National Lecture Program

AIA Lecturer: Bonnie L. Pitblado

Affiliation: University of Oklahoma

Bonnie Pitblado is Professor of Anthropology and the Robert and Virginia Bell Endowed Chair in Anthropology at the University of Oklahoma, and she holds her degrees from Carleton College and the University of Arizona (MA and PhD).  Her research interests include the archaeology of the Paleoindian period, particularly the initial peopling of the New World more than 13,000 years ago, and the initial peopling of the Rocky Mountains.  Her current publication project is Peopling of the Americas: Central Controversies of the 21st Century for the Society of American Archaeology’s “Current Perspective” book series (due out in 2019).


This lecture, which is based on a book Dr. Pitblado is writing by the same name, discusses the central controversies that structure contemporary debates about the “Peopling of the New World” at the end of the Ice Age (13,000+ years ago).  Topics covered in the lecture include:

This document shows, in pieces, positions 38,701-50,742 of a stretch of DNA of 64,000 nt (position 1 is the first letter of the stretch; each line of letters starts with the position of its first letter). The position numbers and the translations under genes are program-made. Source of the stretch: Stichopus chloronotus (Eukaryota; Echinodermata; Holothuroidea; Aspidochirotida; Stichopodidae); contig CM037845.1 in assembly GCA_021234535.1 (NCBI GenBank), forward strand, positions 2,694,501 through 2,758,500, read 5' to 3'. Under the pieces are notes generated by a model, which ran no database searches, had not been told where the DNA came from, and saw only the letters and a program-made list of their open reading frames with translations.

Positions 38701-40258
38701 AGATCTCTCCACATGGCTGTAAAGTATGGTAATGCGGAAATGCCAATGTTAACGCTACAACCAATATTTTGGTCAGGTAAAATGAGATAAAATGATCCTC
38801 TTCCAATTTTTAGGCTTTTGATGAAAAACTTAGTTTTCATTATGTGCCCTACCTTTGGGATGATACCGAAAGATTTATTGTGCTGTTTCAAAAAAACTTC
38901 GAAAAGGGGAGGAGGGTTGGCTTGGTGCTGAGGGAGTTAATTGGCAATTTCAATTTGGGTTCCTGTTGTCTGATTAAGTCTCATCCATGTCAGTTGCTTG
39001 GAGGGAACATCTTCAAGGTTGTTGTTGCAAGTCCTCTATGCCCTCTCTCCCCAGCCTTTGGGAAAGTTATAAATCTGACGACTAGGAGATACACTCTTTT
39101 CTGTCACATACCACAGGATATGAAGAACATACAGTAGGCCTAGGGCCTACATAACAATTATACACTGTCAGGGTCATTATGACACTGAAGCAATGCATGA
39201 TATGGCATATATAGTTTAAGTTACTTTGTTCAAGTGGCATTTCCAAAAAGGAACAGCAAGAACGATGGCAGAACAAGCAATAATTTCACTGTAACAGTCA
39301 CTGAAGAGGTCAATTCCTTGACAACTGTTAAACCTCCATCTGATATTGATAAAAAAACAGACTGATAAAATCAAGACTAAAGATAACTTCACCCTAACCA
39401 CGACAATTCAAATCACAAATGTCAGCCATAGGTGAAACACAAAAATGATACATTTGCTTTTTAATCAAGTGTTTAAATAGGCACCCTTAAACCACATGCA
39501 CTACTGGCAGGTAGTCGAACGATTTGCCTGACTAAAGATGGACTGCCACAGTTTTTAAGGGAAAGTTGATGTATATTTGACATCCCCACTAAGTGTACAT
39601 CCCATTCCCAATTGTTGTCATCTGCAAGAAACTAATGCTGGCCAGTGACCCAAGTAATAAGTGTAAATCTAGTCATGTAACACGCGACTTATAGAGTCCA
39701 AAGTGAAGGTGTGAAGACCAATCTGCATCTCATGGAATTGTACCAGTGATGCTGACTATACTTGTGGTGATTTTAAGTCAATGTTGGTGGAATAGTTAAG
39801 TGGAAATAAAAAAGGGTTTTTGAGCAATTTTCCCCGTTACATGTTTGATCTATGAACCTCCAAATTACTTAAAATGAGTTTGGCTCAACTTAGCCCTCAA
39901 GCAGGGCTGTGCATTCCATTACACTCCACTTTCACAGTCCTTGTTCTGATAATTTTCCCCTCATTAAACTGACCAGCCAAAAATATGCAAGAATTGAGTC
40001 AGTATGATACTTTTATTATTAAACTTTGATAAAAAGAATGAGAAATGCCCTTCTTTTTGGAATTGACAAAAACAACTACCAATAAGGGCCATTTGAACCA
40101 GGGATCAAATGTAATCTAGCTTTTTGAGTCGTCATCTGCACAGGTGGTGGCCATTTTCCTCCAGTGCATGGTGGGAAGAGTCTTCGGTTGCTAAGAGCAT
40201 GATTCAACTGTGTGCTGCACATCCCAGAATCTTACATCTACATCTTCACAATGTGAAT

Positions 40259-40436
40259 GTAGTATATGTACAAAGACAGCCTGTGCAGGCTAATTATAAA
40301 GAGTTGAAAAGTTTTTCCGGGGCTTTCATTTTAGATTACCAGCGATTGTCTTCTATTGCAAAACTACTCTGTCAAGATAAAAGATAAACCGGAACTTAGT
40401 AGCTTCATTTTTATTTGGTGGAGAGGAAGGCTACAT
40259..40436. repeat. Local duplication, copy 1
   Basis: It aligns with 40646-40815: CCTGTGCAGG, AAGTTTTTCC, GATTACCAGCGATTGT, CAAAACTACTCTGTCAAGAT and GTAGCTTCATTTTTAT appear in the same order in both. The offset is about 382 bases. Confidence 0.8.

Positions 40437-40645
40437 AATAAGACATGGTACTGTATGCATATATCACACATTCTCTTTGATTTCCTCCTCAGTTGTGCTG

• Cause(s) of Pleistocene Megafauna Extinctions (Human overkill?  Climate change?  An Extra-terrestrial event?!)
  • Timing of the Peopling of the Americas (13,000 years ago?  18,000?  30,000?  130,000?!)
  • Route(s) from the Old World to the New (Bering Land Bridge/Ice-Free Corridor?  Along the Pacific Rim by Boat?  From Iberia via an Atlantic Ocean crossing?!)

“Peopling” scholars are a notoriously cantankerous bunch of scholars, and so in addition to overviewing the “hot topics” in the field, the lecture will also characterize the tenor of discussion, which has been heated—to put it mildly—for more than 100 years.

Short bibliography and/or website on lecture topic:

The above Wikipedia link provides a reasonable overview of the various topics covered in the lecture.  Otherwise, the best way for anyone to “taste” this subject is to do a “Google” search on “Peopling of the Americas” or “Peopling of the New World.”  They will get thousands of hits and can pick and choose what they might like to read.

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